Browning cast real life “freaks” (a term embraced by the sideshow community and the freaks themselves) in his film. Some of the stories around the production of the movie represent the general attitudes towards people with disabilities at the time. Most famously, F. Scott Fitzgerald, a sometime scriptwriter at MGM, allegedly walked out of the studio cafeteria in disgust when he saw the famous Siamese twins, Daisy, and Violet Hilton, eating there. Another employee recalls “Suddenly, we who were sitting in the commissary having lunch would find ‘Zip the What-Is-It’ sitting at the next table or the Siamese twins who were linked together, and half the studio would empty when they would walk in because the appetites went out”
Some additional food for thought:
The film was problematic at the time of its release. Audiences and critics shunned the film for showcasing actual abnormalities of nature, and it was in some cases banished for decades after its release. An example of the way the film was treated is a review in the New York Times published on July 9th, 1932
“Metro-Goldwyn-Mayer definitely has on its hands a picture that is out of the ordinary. The difficulty is in telling whether it should be shown at the Rialto—where it opened yesterday—or in, say, the Medical Centre. "Freaks" is no normal program film, but whether it deserves the title of abnormal is a matter of personal opinion. Its first audience apparently could not decide, although there was a good bit of applause.”
Later on the movie was marketed as an exploitation film under sensational titles like Forbidden Love and Nature's Mistakes.
But what was so problematic about this film at the time? What was so horrifying, so offensive, that it ruined careers?
Perhaps the problem lies in the fact people used to comfort themselves by breaking down the world into neat binary oppositions, such as Male/Female, Self/Other, Human/Animal, Child/Adult, "freaks" blur the boundaries between these reassuring oppositions. The viewer's horror lies in the recognition that this monstrous being is at the heart of his or her identity. Do we need the freak to confirm our own static, bounded identities? I think there is a certain horror that we may not be as delimited as we think. If the androgynous can transcend traditional gender categories, then perhaps our own genders are more fluid. For many that can be a truly horrifying thought.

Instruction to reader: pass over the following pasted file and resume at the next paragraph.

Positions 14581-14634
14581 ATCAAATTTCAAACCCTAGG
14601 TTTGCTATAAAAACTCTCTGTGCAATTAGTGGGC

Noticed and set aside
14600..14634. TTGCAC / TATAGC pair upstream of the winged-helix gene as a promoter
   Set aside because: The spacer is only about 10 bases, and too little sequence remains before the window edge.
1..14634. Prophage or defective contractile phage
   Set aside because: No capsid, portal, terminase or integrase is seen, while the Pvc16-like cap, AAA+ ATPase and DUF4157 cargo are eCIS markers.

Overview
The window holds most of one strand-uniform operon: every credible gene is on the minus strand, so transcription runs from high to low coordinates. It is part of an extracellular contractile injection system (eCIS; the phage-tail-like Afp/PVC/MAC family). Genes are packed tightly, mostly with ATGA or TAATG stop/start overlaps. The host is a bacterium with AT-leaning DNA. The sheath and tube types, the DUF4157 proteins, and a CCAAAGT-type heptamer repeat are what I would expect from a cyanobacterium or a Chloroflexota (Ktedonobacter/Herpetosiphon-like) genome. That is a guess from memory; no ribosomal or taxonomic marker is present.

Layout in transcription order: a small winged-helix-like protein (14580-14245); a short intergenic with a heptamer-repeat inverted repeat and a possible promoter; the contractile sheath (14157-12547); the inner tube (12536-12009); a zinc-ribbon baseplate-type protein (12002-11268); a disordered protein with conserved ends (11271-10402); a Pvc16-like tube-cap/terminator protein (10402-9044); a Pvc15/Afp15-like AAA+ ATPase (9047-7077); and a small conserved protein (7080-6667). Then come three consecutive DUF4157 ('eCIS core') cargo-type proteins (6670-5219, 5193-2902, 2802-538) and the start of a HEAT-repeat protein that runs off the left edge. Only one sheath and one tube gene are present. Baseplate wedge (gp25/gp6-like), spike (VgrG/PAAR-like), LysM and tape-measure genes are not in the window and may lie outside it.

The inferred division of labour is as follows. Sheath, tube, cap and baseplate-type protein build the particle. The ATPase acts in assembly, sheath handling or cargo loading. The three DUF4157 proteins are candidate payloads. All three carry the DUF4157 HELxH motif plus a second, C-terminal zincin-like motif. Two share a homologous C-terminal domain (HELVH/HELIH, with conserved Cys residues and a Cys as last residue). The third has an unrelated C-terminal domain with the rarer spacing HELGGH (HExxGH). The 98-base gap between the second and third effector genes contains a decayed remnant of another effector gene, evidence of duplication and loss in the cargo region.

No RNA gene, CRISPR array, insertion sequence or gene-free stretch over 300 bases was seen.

Could we look at the wedding scene and rather than seeing the freaks as threatening, see this scene as a celebration of diversity and the monstrous characters here as Hercules and Cleopatra. After all, they are the ones who are plotting against Hans.
In 1932 Browning probably intended to "horrify" with this film, and he succeeded to such an extent that MGM had to pull the film from circulation. Could it be possible that Brownings own view of his disabled actors is more in line with those of ours today? Could he have hoped the movie would humanize the "freaks" of his film for mainstream audiences, portraying what is different as beautiful? Was he just making his film for the wrong audience? Was he ahead of his own time?
‘Freaks' is much more than simply a cinematic sideshow with human abnormalities on display for the masses to point at and ridicule, and much more complicated than a one-note horror story. The film operates on multiple levels, insulting some viewers and fascinating others. No matter how you react to the film, you will react. I see different things in it every time I watch it. To me, the movie and the usage of truly disabled actors in it created something unforgettable that could not and will not ever be matched or replicated; our politically correct world would simply never allow it. For that, we must savor Freaks as a genuine rarity about all that is ugly and beautiful about being human.
 Norden, Martin F. The Cinema of Isolation: A History of Physical Disability in the Movies. New Brunswick: Rutgers University Press, 1994.
 Accessed online at: http://www.nytimes.com/movie/review?res=9E07E6D61031E333A2575AC0A9619C946394D6CF